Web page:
So what recourse should these organizations have under the terms of the contracts that bind them? For organizations to rebound from crisis, flexibility and organizational slack are keys to shock absorption. Contracts that stipulate by line items rarely allow the creative problem-solving necessary to respond quickly to turbulent environments and therefore end up leaving organizations vulnerable. Rethinking the structure of contracts to allow creative problem solving and the ability to respond to a rapidly changing environment is one concrete suggestion to come out of our inquiry. Couple this reform with increased access to forgiving loans, or better yet, pools of grant money, and nonprofits will find the road back to health a bit less daunting.
The Role of the Board in Crisis
Whose responsibility is it ultimately to get the organization back on the route to financial stability? That’s where the board comes in. Boards will likely have to consider the impact of the crisis on mission, programs, funding, and so on. In fact, the Alliance For Nonprofit Governance published a comprehensive checklist for boards in the face of crisis that was available on their Web site within a few weeks of September 11th.
Our survey results suggest that boards of our small and medium-sized neighborhood nonprofits may not have been as proactive as is recommended in times of crisis. While 38 percent of responding organizations responded that their boards had met as a result of the attacks on the World Trade Center, that leaves over 60 percent whose boards did not meet as a direct result of this crisis. We expected that more boards would have met. When can an organization call on its board for help, if not in a crisis? And if the board is to lead the organization through crisis, it must be there to help execute real-time decisions.
In a world where neighborhood-based nonprofit organizations increasingly operate close to or even over the margin, dependent on monies from on the one hand “clients” and on the other hand government contracts, it should not surprise us that these organizations were no more insulated from devastating market forces and concomitant rigid government demands and delays than their for-profit counterparts. Yet Congress has not been contemplating a bailout of the nonprofit sector. So what can be done short of a full-tilt government bailout? We recount our recommendations at three levels: organizational, organizational network, and inter-sector.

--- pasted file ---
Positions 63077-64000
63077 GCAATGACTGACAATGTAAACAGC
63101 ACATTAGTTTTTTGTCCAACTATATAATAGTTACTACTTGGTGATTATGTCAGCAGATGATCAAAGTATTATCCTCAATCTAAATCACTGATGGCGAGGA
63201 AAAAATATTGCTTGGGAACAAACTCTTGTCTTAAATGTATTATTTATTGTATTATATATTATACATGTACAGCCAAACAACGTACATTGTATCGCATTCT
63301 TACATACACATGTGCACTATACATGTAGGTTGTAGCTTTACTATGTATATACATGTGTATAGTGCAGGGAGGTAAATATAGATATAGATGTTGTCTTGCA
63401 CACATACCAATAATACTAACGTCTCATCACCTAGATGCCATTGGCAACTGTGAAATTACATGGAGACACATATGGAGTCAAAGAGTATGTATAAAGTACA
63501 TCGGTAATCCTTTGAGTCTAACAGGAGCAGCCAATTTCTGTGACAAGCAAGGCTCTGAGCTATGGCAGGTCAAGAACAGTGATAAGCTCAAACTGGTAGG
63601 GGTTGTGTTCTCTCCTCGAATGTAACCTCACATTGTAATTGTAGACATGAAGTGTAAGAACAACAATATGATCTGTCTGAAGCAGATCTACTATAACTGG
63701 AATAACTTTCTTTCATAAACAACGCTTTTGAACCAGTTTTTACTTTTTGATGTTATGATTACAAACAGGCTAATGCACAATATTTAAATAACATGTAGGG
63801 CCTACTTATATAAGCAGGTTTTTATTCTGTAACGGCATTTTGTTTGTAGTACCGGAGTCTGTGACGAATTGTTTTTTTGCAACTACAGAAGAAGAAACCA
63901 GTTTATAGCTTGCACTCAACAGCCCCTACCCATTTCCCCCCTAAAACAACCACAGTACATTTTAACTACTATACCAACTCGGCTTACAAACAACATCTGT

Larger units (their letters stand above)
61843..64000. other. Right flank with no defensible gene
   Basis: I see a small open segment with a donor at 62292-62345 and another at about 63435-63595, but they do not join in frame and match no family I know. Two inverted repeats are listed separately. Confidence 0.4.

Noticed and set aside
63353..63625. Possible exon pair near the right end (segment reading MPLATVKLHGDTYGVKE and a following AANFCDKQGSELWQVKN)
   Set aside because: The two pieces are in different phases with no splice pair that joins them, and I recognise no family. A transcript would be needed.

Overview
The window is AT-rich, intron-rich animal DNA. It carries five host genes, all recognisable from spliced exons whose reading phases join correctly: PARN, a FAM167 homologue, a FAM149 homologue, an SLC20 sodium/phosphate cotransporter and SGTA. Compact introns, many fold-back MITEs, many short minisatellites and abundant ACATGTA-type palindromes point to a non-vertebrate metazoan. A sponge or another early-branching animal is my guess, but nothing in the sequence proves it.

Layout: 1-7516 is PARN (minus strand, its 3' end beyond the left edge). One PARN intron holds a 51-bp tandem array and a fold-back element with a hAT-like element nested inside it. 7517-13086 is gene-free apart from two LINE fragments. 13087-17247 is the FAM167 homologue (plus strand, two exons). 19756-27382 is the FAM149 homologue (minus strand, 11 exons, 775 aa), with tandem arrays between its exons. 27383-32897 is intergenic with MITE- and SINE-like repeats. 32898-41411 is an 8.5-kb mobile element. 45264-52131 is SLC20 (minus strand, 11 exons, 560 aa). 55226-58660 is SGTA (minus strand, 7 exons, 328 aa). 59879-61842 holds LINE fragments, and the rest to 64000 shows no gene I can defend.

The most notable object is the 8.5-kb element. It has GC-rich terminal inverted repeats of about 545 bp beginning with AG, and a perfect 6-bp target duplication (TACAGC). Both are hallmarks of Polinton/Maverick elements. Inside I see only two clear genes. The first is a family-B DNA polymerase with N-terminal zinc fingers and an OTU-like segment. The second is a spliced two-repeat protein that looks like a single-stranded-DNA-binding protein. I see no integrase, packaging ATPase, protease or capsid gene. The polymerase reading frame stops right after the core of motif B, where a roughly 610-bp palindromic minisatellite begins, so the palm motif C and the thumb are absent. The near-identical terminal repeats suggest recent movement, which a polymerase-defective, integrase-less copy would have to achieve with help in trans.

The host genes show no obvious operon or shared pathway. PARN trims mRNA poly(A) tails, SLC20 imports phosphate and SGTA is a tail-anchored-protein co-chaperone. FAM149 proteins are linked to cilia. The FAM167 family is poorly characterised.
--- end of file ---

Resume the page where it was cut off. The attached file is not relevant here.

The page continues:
Our research suggested to us that resources available to nonprofits (the various funding streams and personal relationships) are no proof against catastrophic events. Organizations that had existing affiliations to a larger network of organizations certainly used the connections to find assistance. A key lesson then is that nonprofit organizations need to consider the benefits of affiliation, federation, or networking as well as active governing boards so they do not have to face crises alone.
From the vantage point of organizational networks (including the affiliated organizations and nonprofit intermediaries, such as funders) we can make further suggestions. The resources available to nonprofits to recover from such substantial revenue loss are quite limited. The enumerated limitations, however, provide a blueprint for potential management and policy changes to better ready the sector for future disaster. Nonprofits cannot easily raise prices, productivity, roots (to move to greener pastures), or even debt. Loans to replace losses will be neither forthcoming nor fortuitous until we can more generously account for the true assets of the organizations and the sector. Further, in critical times, we must acknowledge that grants, and not loans, may be the only way to get nonprofits back on the road to sustainability. Intermediary organizations (foundations, associations) serving individual nonprofits or networks of nonprofits need to recognize this circumstance and be prepared to offer grants to ensure recovery.